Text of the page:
The aim of the legislation that we have introduced step by step since 1979 has been to redress the balance of power in industrial relations, which had been shifted greatly in the unions’ favour by the legislation of the Labour Government. Not even the hon. Member for Newham, North-East could deny that. We have given employers legal remedies against unreasonable action taken by trade unions in several situations. First, there must be a trade dispute between employees and their employer which is wholly or mainly about industrial matters. That means that unions can no longer organise political protests, which can greatly damage employers who have no control over the issues involved.
For all industrial action organised by a union, we have made immunity conditional on the holding of a properly conducted secret ballot in which the majority of those voting must say that they wish to take part in the action. It is important to stress that every person asked to go on strike must be given the chance to vote, and that is especially relevant to Wapping. They must be reminded that, by taking industrial action, they will be breaching their contract of employment that by taking strike or other industrial action, they are putting their jobs at risk. That is what our law requires, and that is again especially relevant to Wapping.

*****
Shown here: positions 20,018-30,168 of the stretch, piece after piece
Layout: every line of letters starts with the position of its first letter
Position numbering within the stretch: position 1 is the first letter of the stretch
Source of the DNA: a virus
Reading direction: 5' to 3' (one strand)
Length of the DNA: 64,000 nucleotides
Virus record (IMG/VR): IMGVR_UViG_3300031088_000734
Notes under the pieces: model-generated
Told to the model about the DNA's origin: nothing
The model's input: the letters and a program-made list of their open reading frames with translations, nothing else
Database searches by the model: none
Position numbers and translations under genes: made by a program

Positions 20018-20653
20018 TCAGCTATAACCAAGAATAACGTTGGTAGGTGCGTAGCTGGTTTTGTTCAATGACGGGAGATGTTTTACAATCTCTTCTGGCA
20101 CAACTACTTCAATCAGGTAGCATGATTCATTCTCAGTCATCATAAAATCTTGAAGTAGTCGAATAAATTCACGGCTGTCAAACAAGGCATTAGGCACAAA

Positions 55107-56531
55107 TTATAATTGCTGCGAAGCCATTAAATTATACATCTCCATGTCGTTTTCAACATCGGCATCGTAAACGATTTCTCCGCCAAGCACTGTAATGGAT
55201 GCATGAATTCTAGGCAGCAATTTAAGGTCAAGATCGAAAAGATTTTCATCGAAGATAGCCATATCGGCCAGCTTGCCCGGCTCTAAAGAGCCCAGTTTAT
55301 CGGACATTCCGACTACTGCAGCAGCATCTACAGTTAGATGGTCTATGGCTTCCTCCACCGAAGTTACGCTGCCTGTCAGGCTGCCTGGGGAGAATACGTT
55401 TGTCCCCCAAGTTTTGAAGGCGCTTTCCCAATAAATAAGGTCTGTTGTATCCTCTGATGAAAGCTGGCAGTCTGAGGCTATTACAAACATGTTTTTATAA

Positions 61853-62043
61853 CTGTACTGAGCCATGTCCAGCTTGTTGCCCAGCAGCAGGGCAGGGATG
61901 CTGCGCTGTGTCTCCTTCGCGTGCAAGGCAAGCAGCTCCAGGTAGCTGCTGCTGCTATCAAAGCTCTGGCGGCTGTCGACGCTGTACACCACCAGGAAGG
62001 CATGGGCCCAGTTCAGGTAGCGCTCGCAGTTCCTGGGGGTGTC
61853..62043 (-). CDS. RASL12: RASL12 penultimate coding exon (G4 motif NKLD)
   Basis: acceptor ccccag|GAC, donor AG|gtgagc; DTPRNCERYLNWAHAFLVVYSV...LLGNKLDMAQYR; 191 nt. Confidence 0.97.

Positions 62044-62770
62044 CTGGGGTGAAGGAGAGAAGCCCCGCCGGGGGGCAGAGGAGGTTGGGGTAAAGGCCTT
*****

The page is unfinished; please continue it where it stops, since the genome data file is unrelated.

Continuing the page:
We have also limited the circumstances in which employees may take lawful secondary action. Where secondary action interferes with the performance of commercial contracts, or threatens to do so, its organisers must satisfy—
Mr. Leighton rose—
The hon. Gentleman has already had a fair crack at the debate, and I agreed to allow the right hon. Member for Bethnal Green and Stepney to intervene, so I have been left with only a short time in which to answer the debate.